There are traces of two other Greek tragedies dealing with this same subject ; yet the play of Timestheos is a mere name, while that of Polyeidos is but little more. Aristotle, however, has given a certain prominence to the latter work by making two references to it in his Poetics. This differed from the play of Euripides particularly in the recognition scene. The αναγνωρισις was brought about by Orestes using the words «and shall I too be sacrificed ?» Who but Orestes was likely to know aught of the attempt once made to sacrifice her at Aulis ? It is worthy of note that the libretto of Glück's opera also follows this manner of the dénouement. Among the Latin dramatists we hear that Naevius wrote a play called Iphigenia. One verse only is preserved. It goes without saying that the tragedy was taken from the Greek, but from what author it is worthless to conjecture. The Dolorestes of Pacuvius was long thought to deal with the same subject, but this has been shown to be of an entirely different character. It is altogether improbable that these Latin versions worked any radical change in the Euripidean form of the myth. It is true that the story was remodelled in some particulars ; Hyginus, e.g. in fabula 261, relates that the bones of Orestes had been brought from Aricia to Rome and had been interred before the temple of Saturn ! Such a violent contortion of the myth may be laid to the credit of a poet, but I would prefer to recognize in the words of Hyginus the influence of the mythological handbooks which were written up in a manner well calculated to pamper the national pride of the Romans.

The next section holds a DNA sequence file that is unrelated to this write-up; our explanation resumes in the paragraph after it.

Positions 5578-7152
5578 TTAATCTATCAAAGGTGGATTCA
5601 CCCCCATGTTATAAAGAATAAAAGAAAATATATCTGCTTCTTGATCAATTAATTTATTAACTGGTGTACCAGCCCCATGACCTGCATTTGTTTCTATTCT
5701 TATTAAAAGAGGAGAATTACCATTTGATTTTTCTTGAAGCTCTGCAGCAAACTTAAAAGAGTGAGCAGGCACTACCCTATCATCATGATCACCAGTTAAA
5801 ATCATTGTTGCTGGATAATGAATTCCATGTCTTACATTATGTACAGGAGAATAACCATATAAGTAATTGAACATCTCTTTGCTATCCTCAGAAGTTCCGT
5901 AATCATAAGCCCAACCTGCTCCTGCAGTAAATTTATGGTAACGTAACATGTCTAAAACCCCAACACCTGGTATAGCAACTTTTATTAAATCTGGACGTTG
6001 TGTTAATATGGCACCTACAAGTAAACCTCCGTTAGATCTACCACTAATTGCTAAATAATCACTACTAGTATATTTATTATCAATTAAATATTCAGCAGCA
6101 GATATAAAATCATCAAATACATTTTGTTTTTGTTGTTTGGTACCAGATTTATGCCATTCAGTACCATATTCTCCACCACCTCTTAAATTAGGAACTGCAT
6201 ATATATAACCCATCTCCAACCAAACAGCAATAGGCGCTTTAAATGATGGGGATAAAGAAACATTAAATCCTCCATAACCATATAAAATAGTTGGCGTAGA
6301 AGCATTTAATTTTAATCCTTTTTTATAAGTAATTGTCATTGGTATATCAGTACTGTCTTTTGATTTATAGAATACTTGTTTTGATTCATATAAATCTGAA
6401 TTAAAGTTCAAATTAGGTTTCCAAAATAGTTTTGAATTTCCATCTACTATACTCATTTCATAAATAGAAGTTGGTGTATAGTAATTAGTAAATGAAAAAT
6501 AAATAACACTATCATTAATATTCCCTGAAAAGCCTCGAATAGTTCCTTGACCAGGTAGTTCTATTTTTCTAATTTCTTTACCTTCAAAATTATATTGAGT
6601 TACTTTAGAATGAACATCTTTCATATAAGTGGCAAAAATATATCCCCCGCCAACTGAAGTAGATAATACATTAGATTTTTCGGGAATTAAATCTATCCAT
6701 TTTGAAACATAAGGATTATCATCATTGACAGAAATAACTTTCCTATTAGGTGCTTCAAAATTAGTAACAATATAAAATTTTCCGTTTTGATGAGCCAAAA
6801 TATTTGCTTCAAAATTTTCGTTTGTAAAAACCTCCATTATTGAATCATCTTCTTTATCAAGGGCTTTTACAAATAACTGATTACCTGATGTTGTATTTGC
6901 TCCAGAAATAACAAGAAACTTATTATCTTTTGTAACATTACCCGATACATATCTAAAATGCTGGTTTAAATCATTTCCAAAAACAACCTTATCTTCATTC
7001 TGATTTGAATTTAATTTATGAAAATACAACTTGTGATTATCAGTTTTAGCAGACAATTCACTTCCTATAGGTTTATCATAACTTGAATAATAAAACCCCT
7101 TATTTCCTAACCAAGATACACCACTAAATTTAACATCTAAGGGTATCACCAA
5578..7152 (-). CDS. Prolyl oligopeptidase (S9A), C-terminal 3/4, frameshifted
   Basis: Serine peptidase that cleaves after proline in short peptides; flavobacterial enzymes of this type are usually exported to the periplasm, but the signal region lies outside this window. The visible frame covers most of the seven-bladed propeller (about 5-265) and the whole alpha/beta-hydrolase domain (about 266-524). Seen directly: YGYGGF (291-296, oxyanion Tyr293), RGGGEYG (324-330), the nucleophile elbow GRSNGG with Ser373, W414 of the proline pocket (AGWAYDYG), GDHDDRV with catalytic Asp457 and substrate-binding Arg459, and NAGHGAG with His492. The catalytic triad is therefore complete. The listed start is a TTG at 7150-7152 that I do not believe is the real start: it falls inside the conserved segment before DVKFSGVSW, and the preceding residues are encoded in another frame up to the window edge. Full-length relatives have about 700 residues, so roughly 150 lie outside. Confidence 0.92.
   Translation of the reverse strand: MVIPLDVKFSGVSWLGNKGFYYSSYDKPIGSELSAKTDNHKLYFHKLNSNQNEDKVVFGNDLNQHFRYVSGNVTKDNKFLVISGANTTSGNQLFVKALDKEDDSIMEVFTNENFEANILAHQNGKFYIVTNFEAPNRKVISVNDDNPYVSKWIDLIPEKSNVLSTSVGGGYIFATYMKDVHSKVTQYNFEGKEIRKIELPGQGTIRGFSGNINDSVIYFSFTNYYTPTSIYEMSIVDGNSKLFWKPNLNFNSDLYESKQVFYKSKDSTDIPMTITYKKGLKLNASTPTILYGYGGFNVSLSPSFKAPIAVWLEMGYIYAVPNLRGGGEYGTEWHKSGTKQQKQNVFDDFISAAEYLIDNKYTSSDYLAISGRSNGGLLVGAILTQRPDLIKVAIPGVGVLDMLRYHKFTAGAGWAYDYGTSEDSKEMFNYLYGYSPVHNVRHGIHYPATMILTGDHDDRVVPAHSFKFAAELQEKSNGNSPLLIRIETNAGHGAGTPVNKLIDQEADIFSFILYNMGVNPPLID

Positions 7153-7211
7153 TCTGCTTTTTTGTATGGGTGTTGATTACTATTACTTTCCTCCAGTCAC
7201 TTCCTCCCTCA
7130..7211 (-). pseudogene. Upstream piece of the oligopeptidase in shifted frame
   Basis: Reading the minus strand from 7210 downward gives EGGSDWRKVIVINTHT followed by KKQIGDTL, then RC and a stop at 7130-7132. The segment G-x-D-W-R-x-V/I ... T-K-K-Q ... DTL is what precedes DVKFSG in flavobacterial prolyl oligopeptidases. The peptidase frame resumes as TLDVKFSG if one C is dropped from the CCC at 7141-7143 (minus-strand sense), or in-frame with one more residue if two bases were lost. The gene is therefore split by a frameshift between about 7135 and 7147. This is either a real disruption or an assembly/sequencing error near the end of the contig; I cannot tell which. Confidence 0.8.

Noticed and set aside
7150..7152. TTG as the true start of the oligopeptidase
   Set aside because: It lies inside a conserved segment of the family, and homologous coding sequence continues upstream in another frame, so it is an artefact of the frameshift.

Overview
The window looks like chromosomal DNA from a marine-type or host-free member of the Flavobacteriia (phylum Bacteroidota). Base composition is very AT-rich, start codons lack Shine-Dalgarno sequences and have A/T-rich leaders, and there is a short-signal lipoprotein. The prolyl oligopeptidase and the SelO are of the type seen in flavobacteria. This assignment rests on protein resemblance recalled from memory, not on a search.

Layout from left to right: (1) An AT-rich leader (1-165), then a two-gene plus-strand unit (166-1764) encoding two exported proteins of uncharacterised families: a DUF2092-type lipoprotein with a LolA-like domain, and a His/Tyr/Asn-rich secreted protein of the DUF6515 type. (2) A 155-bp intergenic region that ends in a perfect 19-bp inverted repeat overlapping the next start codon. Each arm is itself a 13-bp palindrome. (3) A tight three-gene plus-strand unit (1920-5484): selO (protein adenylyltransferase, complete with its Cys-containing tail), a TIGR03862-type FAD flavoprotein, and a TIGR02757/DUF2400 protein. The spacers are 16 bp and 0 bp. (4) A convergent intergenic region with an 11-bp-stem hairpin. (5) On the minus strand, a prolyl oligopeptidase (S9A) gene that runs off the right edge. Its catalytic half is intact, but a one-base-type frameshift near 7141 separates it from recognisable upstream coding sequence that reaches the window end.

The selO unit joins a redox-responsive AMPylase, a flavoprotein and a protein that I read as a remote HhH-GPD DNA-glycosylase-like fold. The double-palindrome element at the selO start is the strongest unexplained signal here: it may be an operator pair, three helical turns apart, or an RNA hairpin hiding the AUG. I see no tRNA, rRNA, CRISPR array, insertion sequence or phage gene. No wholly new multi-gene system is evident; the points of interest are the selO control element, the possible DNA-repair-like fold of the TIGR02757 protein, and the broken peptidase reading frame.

In no work written subsequent to Euripides is it possible to detect the sources for the representations of the myth in art ; in all cases the poet of the fifth century B.C. can be shown to have wielded his absolute power. We shah see in the discussion of the vase paintings based upon the play that this class of monuments is not the only one in which the new Iphigeneia found her place. The Etruscan urns and mirrors, the wall paintings of Pompeii and of Herculaneum, the Roman sarcophagi, as well as pastes and gems, all furnish an extensive field in which parallel scenes may be traced.